One of the reasons I think our imaginations are in such a poor state in 2018 is that we spend so much time looking down.  Look around you. On the bus, on the train, in the street. Our eyes are locked down to our screens, our attention elsewhere.  So I want to share with me something that I find really helps.

Our smartphones are now such a ubiquitous part of our lives that they have taken over our dreaming time, our spacey, wandering along moments, our moments where we compose, meditate, allow ourselves to lose ourselves.  I love the words of Austrian writer Hugo von Hofmannsthal who, in his 1902 ‘Chandos Letter’, wrote:

“A watering can, a harrow left in the fields, a dog in the sun, an ugly church yard – all these things can become a receptacle of my revelation.  Each of these objects and thousands of other similar ones, which one normally merely glances over with indifference can, for me personally, at any one moment – but in no way controlled by myself – take on an exalted and stirring character”.

Yet the smartphone in our pocket often intervenes, putting prophylactic layers between ourselves and experiencing the moment we’re in. As Dr Larry Rosen and Adam Gazzaley put it in the brilliant book ‘The Distracted Mind: Ancient Brains in a High-Tech World’, smartphone technologies “leave little time for reflection, deep thinking, or even just sitting back and letting our random thoughts drive us to places we might not have gone while immersed in directed thinking”.

When I’m out, walking the dog, walking in the woods, I like to look up. Sounds kind of obvious, but looking up in a forest is amazing.  It’s another world.  I first got the idea when I did an Earth Walk, a brilliant activity developed by Earth Education, where one of the activities is to walk, in silence, in a forest, looking down into a mirror that you are carrying.  It allows you to see and experience that wood in a way you never have before.  It’s amazing.  Try it.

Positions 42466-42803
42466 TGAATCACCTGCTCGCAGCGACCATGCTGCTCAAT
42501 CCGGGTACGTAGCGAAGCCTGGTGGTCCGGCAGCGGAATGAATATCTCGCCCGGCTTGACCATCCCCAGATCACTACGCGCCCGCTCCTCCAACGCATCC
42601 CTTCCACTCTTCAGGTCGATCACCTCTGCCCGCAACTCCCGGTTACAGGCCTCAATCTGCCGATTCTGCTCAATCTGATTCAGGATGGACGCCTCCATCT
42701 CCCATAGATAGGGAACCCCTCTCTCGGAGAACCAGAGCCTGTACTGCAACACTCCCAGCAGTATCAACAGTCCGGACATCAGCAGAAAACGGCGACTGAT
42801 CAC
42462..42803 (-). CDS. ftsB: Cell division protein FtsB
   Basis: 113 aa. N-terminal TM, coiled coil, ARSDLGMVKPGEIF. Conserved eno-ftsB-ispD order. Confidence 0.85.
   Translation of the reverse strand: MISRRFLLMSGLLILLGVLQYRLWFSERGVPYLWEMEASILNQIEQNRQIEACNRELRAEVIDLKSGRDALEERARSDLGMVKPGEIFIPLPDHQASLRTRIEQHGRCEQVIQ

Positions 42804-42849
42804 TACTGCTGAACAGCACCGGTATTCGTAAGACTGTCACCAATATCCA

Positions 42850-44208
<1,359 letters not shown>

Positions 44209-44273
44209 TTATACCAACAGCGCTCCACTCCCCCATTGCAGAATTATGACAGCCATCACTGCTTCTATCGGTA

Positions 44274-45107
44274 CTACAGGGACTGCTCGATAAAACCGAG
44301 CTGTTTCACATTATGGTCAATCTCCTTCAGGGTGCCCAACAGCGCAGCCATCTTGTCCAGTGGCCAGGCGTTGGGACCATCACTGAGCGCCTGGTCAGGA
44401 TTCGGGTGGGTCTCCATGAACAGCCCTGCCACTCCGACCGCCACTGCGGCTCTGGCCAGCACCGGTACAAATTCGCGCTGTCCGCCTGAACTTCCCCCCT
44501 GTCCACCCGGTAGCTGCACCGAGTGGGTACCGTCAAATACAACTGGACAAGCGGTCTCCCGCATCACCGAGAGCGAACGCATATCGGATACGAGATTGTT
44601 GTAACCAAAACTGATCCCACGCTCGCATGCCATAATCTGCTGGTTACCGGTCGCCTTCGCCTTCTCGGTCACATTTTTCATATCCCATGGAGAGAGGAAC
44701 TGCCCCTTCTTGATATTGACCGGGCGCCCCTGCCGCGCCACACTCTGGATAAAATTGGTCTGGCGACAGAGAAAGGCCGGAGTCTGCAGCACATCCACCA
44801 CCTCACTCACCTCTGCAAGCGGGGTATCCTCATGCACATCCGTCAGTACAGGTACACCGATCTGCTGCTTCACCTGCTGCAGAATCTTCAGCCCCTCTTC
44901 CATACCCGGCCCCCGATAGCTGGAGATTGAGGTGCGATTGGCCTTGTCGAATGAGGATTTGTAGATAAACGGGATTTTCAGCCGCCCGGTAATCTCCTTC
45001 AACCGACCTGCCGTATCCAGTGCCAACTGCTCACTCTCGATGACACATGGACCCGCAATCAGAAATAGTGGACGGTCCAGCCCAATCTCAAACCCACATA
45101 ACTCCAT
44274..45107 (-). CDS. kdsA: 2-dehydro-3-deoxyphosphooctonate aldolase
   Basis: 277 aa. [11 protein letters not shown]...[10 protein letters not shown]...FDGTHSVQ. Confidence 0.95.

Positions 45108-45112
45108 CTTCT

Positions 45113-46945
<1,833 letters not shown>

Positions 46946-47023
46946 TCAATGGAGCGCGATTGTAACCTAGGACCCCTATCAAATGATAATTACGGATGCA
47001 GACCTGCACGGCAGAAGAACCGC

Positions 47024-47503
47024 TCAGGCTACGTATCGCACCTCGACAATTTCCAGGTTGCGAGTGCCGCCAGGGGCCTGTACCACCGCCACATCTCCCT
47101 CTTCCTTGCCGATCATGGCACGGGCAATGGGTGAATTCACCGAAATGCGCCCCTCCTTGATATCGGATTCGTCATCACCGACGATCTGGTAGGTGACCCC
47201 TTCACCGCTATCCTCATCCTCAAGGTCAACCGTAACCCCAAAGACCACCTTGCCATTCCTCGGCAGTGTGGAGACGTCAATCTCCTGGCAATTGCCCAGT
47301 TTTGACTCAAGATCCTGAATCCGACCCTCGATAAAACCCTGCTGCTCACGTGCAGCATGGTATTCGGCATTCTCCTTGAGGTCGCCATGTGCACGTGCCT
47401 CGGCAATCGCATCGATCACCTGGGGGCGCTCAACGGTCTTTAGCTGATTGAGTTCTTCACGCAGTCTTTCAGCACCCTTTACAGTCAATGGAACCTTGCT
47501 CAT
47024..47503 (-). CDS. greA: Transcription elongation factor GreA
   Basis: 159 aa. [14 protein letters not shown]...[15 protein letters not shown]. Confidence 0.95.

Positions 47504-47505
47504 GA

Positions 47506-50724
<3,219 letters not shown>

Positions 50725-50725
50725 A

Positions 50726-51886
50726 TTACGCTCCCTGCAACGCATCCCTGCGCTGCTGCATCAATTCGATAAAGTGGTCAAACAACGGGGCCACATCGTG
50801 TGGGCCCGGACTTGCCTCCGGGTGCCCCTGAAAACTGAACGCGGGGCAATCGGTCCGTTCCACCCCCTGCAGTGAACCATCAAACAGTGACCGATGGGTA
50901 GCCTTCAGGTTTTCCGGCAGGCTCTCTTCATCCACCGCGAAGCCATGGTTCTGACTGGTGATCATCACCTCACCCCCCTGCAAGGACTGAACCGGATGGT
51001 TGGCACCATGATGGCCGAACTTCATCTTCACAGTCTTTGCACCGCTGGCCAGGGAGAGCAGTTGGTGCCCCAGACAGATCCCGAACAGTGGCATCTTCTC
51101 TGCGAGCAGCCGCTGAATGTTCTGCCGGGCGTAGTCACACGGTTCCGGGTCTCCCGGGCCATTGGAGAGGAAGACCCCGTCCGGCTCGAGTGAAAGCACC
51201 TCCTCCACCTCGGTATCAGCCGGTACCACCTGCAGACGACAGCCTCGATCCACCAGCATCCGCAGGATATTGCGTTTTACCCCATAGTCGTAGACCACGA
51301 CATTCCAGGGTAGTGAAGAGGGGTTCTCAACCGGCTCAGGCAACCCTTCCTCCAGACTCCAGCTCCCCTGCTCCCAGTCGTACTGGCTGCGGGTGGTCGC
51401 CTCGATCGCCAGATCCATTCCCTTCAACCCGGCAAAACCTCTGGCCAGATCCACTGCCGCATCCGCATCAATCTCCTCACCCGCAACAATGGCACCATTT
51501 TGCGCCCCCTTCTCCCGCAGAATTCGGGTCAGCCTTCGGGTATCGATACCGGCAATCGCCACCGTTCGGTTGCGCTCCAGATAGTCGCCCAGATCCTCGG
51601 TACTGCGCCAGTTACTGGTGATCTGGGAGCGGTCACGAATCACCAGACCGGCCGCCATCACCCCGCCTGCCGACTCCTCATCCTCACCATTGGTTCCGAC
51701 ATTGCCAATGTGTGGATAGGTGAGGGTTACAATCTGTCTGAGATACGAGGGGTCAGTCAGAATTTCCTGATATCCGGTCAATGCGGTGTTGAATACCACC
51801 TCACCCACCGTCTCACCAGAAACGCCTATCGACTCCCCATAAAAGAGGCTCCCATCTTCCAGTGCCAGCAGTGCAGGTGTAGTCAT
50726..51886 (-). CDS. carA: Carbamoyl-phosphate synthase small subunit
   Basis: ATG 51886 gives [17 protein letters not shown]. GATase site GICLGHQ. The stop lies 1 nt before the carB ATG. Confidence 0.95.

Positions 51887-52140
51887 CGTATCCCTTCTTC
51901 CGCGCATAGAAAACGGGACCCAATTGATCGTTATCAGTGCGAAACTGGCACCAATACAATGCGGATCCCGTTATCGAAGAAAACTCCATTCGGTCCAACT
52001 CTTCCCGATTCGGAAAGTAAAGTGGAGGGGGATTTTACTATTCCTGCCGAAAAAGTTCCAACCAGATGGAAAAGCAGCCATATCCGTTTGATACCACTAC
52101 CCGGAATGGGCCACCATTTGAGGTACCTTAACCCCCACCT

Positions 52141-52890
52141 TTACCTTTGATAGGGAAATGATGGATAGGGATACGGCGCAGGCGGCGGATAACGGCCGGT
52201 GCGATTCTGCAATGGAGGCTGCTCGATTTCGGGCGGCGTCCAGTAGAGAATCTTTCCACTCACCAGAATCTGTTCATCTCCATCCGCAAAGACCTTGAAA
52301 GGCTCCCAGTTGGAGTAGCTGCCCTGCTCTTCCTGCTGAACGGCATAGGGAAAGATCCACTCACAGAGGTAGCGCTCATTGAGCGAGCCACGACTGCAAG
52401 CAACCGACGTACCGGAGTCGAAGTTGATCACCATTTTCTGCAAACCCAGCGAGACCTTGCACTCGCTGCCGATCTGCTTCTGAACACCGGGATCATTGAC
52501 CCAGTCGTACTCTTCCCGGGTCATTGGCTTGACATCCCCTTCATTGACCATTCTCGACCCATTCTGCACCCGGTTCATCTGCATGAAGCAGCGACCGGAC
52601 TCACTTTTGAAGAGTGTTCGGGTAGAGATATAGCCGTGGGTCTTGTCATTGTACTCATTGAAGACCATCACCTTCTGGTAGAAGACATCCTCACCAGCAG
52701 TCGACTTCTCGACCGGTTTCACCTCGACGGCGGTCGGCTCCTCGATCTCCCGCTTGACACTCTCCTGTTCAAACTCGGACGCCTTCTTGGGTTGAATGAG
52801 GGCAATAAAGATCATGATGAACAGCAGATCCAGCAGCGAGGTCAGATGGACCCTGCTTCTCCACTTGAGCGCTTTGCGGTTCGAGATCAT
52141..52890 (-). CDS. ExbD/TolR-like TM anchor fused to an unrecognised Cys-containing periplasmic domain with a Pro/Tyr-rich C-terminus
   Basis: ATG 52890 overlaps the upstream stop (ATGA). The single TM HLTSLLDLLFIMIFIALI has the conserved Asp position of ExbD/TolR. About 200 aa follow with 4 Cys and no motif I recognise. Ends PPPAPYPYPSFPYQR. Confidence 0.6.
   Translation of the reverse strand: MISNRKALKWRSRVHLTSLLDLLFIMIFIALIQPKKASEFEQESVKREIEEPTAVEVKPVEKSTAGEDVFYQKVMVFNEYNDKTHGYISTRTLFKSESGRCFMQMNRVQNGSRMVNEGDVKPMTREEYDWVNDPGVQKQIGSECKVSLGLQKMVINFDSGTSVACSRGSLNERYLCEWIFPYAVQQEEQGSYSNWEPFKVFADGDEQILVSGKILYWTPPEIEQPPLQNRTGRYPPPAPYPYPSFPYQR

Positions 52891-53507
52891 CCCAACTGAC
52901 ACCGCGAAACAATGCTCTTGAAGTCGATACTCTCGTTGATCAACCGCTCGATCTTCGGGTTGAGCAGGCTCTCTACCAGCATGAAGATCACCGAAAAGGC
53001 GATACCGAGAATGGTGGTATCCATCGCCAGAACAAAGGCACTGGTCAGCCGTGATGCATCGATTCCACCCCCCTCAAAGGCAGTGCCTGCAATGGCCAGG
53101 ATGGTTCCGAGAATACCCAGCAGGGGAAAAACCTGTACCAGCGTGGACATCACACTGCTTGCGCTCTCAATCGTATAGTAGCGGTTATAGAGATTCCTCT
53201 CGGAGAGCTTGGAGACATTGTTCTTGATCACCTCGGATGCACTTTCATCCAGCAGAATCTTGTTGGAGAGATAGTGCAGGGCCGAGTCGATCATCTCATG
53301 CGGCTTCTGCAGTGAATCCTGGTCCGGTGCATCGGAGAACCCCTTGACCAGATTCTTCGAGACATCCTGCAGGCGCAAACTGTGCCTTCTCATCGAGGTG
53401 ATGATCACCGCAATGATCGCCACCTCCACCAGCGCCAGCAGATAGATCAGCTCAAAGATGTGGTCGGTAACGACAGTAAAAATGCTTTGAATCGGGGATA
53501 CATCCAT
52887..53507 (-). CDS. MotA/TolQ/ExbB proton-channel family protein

When you look up you’ll see such beautiful patterns, stunning patterns of light through the leaves.  In Spring, a beech forest is like a stained glass dome, a study in green. In winter, the silhouettes of trees are just as beautiful.  You might even see what Robert MacFarlane (one of the most fascinating people to follow on Twitter) recently called ‘crown shyness’, a phenomenon beautifully captured in this photo from Kottke.org.

Yet all too often, our response is to take a photo to put on social media, on Facebook, on Twitter, to share, rather than allowing what we are seeing to inspire us to create a poem, a doodle, a haiku.  Taking a photo to put on Twitter requires about 20 seconds of our attention, creating a poem takes a lot more.  As our attention spans fragment, the phone option becomes more predominant – that little hit of dopamine, that empty call out for validation.

But this short blog is nothing more than a plea to say next time you’re out, in the woods, in the park, look up. Look up and lose yourself.  Don’t reach for your phone, reach for your imagination, your creativity, your inner Hugo von Hofmannsthal.  And if you can find another blog today that suggests you do that, I’d be very impressed.

Here’s a taste of what you might see (from the occasions when I did the opposite of what I’ve just advised you and took photos…).